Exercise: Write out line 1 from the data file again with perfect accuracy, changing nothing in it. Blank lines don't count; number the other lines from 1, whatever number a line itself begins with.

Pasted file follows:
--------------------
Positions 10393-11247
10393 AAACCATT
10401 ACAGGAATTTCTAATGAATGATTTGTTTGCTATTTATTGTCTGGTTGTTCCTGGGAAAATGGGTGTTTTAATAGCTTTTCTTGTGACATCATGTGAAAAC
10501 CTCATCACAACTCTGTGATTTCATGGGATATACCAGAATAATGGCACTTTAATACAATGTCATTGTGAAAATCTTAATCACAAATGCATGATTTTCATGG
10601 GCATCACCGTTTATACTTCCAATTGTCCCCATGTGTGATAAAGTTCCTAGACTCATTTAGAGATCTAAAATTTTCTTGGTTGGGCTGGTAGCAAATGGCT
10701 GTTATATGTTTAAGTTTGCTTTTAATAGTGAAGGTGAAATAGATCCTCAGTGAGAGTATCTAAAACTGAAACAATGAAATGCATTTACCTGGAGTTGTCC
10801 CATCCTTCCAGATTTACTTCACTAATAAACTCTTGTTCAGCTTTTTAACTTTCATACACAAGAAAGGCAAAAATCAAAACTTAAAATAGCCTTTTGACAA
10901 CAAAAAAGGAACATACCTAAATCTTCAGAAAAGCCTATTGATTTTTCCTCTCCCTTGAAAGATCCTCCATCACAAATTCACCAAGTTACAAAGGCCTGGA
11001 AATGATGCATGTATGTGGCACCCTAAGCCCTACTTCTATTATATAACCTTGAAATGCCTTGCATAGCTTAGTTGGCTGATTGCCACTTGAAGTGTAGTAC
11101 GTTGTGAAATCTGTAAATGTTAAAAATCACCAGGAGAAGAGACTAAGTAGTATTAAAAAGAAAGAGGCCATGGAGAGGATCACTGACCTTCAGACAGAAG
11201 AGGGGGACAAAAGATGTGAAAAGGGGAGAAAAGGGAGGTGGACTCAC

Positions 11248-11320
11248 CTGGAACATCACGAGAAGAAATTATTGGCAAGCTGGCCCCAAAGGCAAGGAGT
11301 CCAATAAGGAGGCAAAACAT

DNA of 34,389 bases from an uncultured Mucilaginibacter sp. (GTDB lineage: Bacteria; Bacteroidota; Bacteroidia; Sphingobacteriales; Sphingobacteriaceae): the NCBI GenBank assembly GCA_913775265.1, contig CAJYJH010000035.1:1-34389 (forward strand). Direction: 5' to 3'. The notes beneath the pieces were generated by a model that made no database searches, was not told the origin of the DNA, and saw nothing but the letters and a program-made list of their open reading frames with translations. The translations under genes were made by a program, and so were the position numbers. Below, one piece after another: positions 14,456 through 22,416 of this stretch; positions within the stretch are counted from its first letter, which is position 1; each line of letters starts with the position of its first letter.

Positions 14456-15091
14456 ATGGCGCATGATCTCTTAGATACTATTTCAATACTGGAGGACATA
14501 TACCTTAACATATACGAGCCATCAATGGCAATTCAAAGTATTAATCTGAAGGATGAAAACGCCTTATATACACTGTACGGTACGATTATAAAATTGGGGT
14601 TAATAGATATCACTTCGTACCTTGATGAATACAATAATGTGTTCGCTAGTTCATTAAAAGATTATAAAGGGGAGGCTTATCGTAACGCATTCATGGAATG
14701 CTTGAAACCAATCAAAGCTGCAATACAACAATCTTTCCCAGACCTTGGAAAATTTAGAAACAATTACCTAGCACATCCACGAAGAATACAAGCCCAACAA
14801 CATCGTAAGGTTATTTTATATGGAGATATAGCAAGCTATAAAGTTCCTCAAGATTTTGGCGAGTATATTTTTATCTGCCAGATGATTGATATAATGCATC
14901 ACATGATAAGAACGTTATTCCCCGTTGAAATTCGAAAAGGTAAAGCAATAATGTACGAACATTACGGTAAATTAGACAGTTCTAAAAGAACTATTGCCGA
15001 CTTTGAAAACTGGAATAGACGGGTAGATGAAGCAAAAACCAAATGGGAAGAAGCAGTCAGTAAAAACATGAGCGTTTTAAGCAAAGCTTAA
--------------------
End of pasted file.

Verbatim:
Positions 10393-11247